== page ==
Lower satellites will provide SpaceX with higher broadband reach thanks to the FCC

In Featured News by Wireless Estimator

The FCC on Tuesday voted to approve a SpaceX plan to deploy some Starlink satellites at a lower earth orbit than planned as part of its push to offer space-based broadband internet.

Elon Musk’s SpaceX had asked the FCC for approval to fly 2,824 satellites at a lower orbit as part of the plan to provide high-speed broadband internet services to people who currently lack access.

The FCC modified their license by reducing the operational altitude from 684 to 808 miles to 336 to 354 miles.

Viasat, Hughes, and Kuiper Systems had previously challenged SpaceX’s claims. Viasat and Hughes argued that SpaceX’s claims of the public interest benefits of its system are unsubstantiated and the agency should not rely on them as justification for granting SpaceX’s application.

Viasat claimed that SpaceX has not provided analysis demonstrating how the latency has changed by reducing the satellites’ operating altitude. Viasat also argued that SpaceX’s system, as currently authorized, can provide service worldwide, including polar regions.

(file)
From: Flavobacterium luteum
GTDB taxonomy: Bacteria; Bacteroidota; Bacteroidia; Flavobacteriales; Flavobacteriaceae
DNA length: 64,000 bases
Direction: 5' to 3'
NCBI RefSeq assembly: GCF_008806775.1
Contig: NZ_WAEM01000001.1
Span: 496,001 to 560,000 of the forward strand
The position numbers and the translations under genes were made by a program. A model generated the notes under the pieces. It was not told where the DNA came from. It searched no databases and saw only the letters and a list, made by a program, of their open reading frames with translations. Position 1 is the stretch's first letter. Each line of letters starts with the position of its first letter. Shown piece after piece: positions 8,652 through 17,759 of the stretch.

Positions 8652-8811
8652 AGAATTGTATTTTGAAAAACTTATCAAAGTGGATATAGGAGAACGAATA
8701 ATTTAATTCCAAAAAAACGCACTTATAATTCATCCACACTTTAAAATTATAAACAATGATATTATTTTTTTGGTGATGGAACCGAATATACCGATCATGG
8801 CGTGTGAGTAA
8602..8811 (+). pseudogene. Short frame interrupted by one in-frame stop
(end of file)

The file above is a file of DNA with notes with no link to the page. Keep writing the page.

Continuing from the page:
SpaceX informed the FCC that the change in altitude would improve space safety, reduce power flux density emissions to improve the interference environment and lower “elevation angles to improve the customer experience.”

“SpaceX’s operations at lower altitudes and significant maneuverability should result in lower collision risk and an improved orbital debris environment,” the FCC said in its order.

The FCC also said SpaceX agreed to accept that their lower-altitude satellites may encounter interference from satellites deployed under Amazon’s Kuiper Systems satellite project.

Amazon welcomed the FCC order for placing “clear conditions on SpaceX, including requirements that it remain below 580 km and accept additional interference resulting from its redesign. These conditions address our primary concerns regarding space safety and interference.”

SpaceX, which plans to eventually deploy 12,000 satellites in total, has said previously the Starlink constellation will cost it roughly $10 billion.

In July, Amazon said it would invest more than $10 billion to build a network of 3,236 low-earth orbit satellites.

Musk and Amazon have fought publicly over the competing satellite plans.